Cryptocurrency Wallet Guide

Posted on

Before being able to receive, store and send any cryptocurrency, you will need a cryptocurrency wallet. This guide should help you understand the different cryptocurrency wallets, the security they offer and their ease of use.

All You Need to Know About Cryptocurrency Wallets

You want to venture into the world of cryptocurrency or simply diversify your investment portfolio by converting a portion of your capital into this new type of asset but don’t know where to begin?

Well, first you need to know what a cryptocurrency wallet really is.

Contents

What is a cryptocurrency wallet?

In simple terms, a cryptocurrency wallet is an app that allows you to interact with the corresponding blockchain to send and receive cryptocurrency such as bitcoin as well as monitor its balance.

There are different types of wallets, each suited for a different purpose and with varying levels of security and features. In this post, we will cover them, including some advantages and disadvantages of each. But before we delve into crypto wallets, there are a few things you need to know.

Cryptocurrency wallet terminology explained

Private and Public Keys

A cryptocurrency wallet contains a collection of key pairs, each consisting of a private key and a public key. The private key is simply a randomly picked number and allows you to unlock and move your cryptocurrency, which is why it is important that it’s kept secure. The public key is derived from the private key and enables you to generate wallet addresses to receive funds.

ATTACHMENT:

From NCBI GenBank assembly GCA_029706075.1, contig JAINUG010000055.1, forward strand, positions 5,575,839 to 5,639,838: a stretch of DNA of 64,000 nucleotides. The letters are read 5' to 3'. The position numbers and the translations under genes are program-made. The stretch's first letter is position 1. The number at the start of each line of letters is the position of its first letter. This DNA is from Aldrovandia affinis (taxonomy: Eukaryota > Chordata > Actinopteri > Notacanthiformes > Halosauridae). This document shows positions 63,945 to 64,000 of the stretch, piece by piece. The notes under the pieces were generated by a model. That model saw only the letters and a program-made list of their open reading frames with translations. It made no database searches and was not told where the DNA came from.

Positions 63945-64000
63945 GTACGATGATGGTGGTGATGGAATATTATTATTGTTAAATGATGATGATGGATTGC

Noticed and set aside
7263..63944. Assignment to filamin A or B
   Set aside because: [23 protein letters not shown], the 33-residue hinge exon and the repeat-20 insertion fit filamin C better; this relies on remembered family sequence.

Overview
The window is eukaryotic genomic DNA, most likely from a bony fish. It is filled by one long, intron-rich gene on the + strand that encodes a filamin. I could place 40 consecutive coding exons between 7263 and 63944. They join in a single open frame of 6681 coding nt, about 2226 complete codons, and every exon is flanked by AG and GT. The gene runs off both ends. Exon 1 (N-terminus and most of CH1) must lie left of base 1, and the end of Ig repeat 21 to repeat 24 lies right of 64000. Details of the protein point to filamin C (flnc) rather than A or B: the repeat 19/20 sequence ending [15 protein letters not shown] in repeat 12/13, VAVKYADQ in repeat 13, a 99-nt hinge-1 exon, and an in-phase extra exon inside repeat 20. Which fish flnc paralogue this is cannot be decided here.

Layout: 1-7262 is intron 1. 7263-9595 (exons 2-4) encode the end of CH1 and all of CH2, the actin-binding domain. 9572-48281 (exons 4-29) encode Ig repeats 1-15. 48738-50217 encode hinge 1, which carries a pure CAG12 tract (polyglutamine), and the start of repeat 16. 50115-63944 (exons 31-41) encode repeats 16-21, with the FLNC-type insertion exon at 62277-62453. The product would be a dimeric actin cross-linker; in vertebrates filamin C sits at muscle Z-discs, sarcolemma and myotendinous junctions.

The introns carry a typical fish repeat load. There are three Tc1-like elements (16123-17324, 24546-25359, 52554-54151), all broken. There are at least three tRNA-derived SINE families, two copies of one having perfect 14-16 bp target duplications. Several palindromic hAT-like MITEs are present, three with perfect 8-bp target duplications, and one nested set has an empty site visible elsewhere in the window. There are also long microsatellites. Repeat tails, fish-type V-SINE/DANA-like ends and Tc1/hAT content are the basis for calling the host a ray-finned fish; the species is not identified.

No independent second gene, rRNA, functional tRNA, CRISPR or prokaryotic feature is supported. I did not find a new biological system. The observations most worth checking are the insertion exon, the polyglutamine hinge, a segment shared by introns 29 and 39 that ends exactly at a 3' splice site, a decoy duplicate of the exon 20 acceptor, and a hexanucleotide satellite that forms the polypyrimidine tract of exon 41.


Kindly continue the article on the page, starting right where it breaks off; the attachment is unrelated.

If you lose your private key, you lose your cryptocurrency. This is why choosing the correct cryptocurrency wallet is crucial at it determines how your private keys are stored.

Hot and cold storage

In the context of Bitcoin and other cryptocurrencies there are two types of wallets — hot and cold. A cold wallet is created and kept off the internet for maximum safety while a hot wallet is connected to the internet and may be susceptible to online cyberattacks.

Multi-currency wallet

There are wallets that can hold only one type of cryptocurrency, while others allow you to manage multiple digital assets. Also, wallets that allow for third-party integrations let you convert one crytocurrency into another, without moving your investment onto an exchange.

Multisig wallet

A multisig or “multisignature” cryptocurrency wallet refers to a software or web wallet that requires to be signed with private keys from multiple parties before a transaction can be performed. Think of it like a crypto joint account shared by two or more individuals that requires every members’ private key to move funds from the wallet.

Different Types of Cryptocurrency Wallets

Cryptocurrency wallets offer different ways of storing and accessing your bitcoin and other cryptocoin assets and can be grouped into four main types:

  • Software wallets (desktop, mobile)
  • Web wallets
  • Hardware wallets
  • Paper wallets

Desktop wallets

Desktop wallets can be downloaded and installed as an application on a desktop or laptop computer, providing a central point of access to your cryptocurrency stash. As the private keys are stored on the computer and not managed by a third party, you have full control and responsibility over your investment. Desktop wallets can be a safe storage solution if you keep your computer off the internet, however, security may be compromised if you keep your PC online, since computers are susceptible to malware like viruses, spyware and adware. You, therefore, stand to lose the cryptocurrency stored in the desktop wallet if hackers gain access to your computer or should it be infected by malware.

Mobile wallets